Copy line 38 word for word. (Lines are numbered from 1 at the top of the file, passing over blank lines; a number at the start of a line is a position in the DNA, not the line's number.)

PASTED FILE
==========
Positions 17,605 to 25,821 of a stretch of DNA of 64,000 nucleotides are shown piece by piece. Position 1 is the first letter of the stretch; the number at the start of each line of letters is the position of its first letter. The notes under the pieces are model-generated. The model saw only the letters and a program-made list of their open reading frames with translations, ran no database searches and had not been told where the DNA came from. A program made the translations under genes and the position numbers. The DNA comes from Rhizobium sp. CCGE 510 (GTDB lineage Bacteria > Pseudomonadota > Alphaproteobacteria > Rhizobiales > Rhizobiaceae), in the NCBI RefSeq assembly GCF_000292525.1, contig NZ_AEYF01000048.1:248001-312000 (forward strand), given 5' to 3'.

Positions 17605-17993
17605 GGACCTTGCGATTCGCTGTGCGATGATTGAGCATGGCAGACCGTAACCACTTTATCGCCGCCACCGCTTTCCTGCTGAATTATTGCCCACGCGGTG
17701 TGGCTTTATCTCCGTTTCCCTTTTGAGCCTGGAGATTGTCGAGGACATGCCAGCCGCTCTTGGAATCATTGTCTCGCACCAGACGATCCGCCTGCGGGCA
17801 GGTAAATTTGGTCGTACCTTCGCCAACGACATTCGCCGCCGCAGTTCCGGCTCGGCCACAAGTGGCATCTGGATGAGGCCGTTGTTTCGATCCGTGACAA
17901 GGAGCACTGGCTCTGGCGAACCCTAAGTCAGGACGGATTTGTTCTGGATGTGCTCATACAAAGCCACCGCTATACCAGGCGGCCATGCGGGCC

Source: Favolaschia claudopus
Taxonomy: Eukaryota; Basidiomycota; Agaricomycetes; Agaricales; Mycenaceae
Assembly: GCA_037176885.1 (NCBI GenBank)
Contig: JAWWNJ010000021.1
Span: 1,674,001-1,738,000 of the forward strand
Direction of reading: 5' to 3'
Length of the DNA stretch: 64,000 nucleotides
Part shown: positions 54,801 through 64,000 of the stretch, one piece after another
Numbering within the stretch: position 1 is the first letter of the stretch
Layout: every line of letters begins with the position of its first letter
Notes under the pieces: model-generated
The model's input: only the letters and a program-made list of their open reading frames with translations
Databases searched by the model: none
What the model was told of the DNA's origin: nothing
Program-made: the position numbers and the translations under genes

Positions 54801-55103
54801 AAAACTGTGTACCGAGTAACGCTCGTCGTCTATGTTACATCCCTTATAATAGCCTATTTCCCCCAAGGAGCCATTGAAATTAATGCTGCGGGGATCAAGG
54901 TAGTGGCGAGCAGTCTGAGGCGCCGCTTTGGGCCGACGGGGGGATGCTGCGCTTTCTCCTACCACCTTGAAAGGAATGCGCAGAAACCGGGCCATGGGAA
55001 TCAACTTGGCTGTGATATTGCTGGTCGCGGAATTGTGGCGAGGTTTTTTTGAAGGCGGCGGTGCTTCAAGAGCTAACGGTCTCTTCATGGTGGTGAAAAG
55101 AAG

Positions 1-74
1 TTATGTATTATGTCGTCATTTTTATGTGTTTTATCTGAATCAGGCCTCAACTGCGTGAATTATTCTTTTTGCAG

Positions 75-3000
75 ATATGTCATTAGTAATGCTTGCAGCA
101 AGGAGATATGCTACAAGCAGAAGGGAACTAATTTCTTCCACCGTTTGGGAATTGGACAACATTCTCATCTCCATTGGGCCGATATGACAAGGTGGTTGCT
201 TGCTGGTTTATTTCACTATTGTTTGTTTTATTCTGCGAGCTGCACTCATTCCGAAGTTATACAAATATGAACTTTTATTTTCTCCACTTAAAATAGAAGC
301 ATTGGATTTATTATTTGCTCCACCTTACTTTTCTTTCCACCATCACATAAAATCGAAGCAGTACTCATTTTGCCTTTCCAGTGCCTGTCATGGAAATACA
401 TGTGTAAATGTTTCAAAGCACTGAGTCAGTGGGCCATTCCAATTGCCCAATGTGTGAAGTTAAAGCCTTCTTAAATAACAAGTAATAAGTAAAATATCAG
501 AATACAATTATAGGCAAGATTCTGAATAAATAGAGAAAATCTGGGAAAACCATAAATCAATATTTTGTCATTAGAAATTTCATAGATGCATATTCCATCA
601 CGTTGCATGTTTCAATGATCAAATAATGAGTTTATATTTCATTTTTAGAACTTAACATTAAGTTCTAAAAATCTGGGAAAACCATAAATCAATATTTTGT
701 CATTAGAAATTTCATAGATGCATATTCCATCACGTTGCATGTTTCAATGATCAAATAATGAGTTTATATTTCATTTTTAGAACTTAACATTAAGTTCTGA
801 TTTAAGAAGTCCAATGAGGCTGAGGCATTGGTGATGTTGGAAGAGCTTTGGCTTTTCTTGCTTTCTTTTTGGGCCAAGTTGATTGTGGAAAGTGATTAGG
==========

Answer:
801 TTTAAGAAGTCCAATGAGGCTGAGGCATTGGTGATGTTGGAAGAGCTTTGGCTTTTCTTGCTTTCTTTTTGGGCCAAGTTGATTGTGGAAAGTGATTAGG